Atomic operation, atomic programming, atomic database design, atomic transaction, etc., etc.. There are many explanations to these concepts. I am probably not qualified to give it a formal definition in the ETL design, but it’s a strategy that every ETL designer/developer should learn to practice. As an ETL designer/developer, our professional life depends on how well we understand the strategy and how well we apply it to every single task we design.

MDX #25 – Slicer or Sub-Cube?

February 8, 2013 1 comment

Slicer, Axes and Calculations Can All Filter Data in MDX

Every developer with SQL background knows how the WHERE clause works. You put some condition in the WHERE clause, such as TheDate = Yesterday (pseudo code), and it will only return data for yesterday.

Not so straightforward in MDX. We should expect more complex behaviors in MDX because of the multi-dimensional nature of the cubes.

But how different it can be.

There are many topics to explore, including why we prefer to call the WHERE clause slicer in MDX, how tuple is constructed, when default member is used, how slicer (WHERE clause if you insist) can be used to limit data, and how axes can be used, how the MDX engine decides when to use slicer, axes, and calculation formula to limit the data, etc..

Sub-Select Can Filter Data Too

In this blog, I’ll explore just one aspect of how we can use both the slicer and a sub-cube to limit the data, and where they are the same, and where they might give you different results.

Both Slicer and Sub-Select Produces the Same Result

Run these two queries (separating by GO), you get the same Internet Sales Amount from both queries, for July 1, 2008.
So our conclusion so far is that slicer and sub-select should give same results.



If you make such statement to some MDX experts, they will tell you that results from using a member in the slicer can be different from using the same member in a sub-select.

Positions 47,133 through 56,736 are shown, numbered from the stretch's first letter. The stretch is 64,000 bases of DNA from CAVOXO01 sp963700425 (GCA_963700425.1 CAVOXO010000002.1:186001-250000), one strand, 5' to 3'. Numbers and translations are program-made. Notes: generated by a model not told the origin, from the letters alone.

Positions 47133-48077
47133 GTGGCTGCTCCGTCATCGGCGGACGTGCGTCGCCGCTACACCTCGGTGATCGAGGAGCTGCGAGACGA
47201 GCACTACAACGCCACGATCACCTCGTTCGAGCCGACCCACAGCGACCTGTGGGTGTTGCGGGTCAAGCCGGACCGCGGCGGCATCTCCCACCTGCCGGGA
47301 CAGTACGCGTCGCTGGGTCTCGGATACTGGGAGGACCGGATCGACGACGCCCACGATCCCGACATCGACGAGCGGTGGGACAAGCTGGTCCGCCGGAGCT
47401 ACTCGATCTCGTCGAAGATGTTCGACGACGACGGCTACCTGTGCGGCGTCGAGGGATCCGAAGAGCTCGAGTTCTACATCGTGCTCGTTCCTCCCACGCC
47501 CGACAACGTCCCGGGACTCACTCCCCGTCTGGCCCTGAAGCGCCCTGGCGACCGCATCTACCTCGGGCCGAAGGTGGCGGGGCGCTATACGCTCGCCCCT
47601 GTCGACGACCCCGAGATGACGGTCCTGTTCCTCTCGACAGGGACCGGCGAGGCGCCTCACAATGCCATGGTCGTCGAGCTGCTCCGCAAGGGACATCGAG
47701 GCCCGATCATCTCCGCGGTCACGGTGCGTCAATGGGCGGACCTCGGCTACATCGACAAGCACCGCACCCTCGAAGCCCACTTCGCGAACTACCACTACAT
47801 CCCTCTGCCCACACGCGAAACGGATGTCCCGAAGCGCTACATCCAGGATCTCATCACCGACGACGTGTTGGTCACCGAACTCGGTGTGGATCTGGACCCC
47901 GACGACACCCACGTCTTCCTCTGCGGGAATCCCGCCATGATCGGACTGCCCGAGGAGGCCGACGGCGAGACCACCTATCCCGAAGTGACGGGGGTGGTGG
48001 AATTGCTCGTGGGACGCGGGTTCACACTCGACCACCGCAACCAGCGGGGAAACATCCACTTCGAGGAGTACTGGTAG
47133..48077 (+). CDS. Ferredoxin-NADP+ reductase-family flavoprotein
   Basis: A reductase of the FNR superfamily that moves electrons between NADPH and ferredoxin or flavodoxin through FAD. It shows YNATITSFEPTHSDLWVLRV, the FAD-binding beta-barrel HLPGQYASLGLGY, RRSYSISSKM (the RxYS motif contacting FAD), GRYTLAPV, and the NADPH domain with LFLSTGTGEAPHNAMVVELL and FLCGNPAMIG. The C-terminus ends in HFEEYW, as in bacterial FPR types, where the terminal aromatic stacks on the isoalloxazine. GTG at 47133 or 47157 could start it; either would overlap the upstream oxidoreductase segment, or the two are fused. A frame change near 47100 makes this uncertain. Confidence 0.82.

So what can be different?

While Sub-Select does not change the query context, the slicer does

Run this query pair. We are using the currentmember function to show what date we are currently at. In MDX’s term, we are checking the current member of the Date hierarchy in the query context (quite mouthful).



It turned out that the “current date” from the two queries is not the same. The first one with slicer says we are currently at just one day, July 1, 2008. The second one with the sub-select says we are actually currently at All Periods (all days in the entire Date dimension; the root member of the Date dimension).

Now we know that the query context (where we currently at) is different, depending on where we are putting our member, in the slicer or in the sub-select. The sub-select does nothing to change the query context, while the slicer changes the context according to the tuple (in the above example we only have one member in the tuple) we put in the slicer.

You might already figure out that we need to be careful now about the context.

When Sub-Select and Slicer Might Give Different Results

Here is an example where your filtered result might not be exactly what you want if you are using the sub-select.




When using the currentmember as a filter, You should expect the sub-select will give you the Internet Sales Amount for the entire date range in your Date dimension, not just from one day, July 1, 2008.

Confusing? Yes, it is. But no complaining?